established.
The diameter of the umbilical ring defect is predictive of spontaneous closure. The length of the
protruding skin is not prognostically significant. Umbilical hernias with ring diameters less than 1
cm are more likely to spontaneously close than those with ring diameters more than 1.5 cm.
Surgery is indicated for all symptomatic umbilical hernias. Incarceration, strangulation, skin
erosion, and bowel perforation are indications for immediate surgery. Similarly, patients
presenting with pain should be repaired on an elective basis.
Asymptomatic umbilical hernias can be safely monitored until the child is aged 4-5 years to
allow spontaneous closure, especially if the ring defect is small. Because umbilical hernias with
larger defects (ie, >1.5 cm) are unlikely to spontaneously close, surgery can be performed at an
earlier age. Similarly, closing umbilical hernias with large ring defects is reasonable in younger
children if the child is having a general anesthetic for another procedure, such as an inguinal
hernia repair. Considering surgery in younger children who have a large protrusion of the
umbilical skin that is causing distress to the parents is also reasonable.
Necrotizing fasciitis and gangrene of the umbilical skin requires emergency surgical
debridement and can be life saving.

Relevant anatomy
During development, the embryonic disk is in contact with the yolk sac anteriorly, shown in A
below. As the embryo grows and differential growth of tissues leads to the folding appearance of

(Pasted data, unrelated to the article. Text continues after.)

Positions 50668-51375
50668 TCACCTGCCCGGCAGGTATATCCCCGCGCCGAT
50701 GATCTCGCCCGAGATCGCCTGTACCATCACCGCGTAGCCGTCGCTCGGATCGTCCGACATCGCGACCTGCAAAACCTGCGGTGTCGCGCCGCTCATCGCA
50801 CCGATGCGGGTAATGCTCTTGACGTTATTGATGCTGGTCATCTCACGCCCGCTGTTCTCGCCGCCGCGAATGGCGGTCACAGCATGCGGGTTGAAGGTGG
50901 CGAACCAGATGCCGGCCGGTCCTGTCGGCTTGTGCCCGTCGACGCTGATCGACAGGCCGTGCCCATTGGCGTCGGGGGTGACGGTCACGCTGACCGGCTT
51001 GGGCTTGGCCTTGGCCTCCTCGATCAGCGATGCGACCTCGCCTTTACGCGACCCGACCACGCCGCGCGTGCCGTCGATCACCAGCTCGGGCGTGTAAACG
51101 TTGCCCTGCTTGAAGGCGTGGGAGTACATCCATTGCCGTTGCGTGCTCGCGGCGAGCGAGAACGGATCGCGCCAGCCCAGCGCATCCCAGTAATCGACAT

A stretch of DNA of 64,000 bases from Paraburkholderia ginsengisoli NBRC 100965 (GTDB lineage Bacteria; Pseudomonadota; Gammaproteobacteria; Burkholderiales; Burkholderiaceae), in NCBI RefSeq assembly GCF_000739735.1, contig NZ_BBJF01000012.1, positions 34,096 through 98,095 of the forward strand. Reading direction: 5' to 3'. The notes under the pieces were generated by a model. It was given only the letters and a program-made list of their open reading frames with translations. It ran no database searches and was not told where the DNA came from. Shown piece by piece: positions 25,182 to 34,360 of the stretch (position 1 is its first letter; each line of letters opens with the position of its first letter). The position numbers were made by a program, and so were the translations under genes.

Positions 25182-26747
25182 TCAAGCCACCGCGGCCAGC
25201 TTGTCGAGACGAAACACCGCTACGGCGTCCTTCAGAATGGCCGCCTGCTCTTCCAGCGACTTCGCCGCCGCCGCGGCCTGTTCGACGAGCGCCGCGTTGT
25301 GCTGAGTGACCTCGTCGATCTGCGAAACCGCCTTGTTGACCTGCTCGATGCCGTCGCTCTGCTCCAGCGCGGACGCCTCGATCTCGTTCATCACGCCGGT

the embryo, the ventral attachment of the yolk sac narrows.
The intracoelomic portion of the yolk sac becomes the primitive alimentary canal and attaches
to the extracoelomic portion through the vitelline duct. The allantois buds from the hindgut and
grows into the body stalk, shown in B below. The yolk stalk and the body stalk eventually fuse to
become the umbilical cord, shown in C below.

Cartoon illustrating the developing umbilical cord. (A) Embryonic disk: At this stage,
the ventral surface of the fetus is in contact with the yolk sac. (B) The yolk sac narrows as the fetus grows and folds.
The intracoelomic yolk sac forms the intestine and communicates with the extracoelomic yolk sac through the vitelline
duct. The vitelline duct is also referred to as the omphalomesenteric duct and the yolk stalk. The allantois has begun
to grow into the body stalk. (C) The yolk and body stalks fuse to become the umbilical cord.

As the abdominal wall forms, the umbilical ring is narrowed. The vitelline and umbilical vessels,
vitelline duct, and allantois should be absent in the umbilicus at term, shown below. Residual
tissue leads to remnants that require surgical intervention, as shown below.
During exploration for a sinus or fistula, all structures, including the round ligament, median, and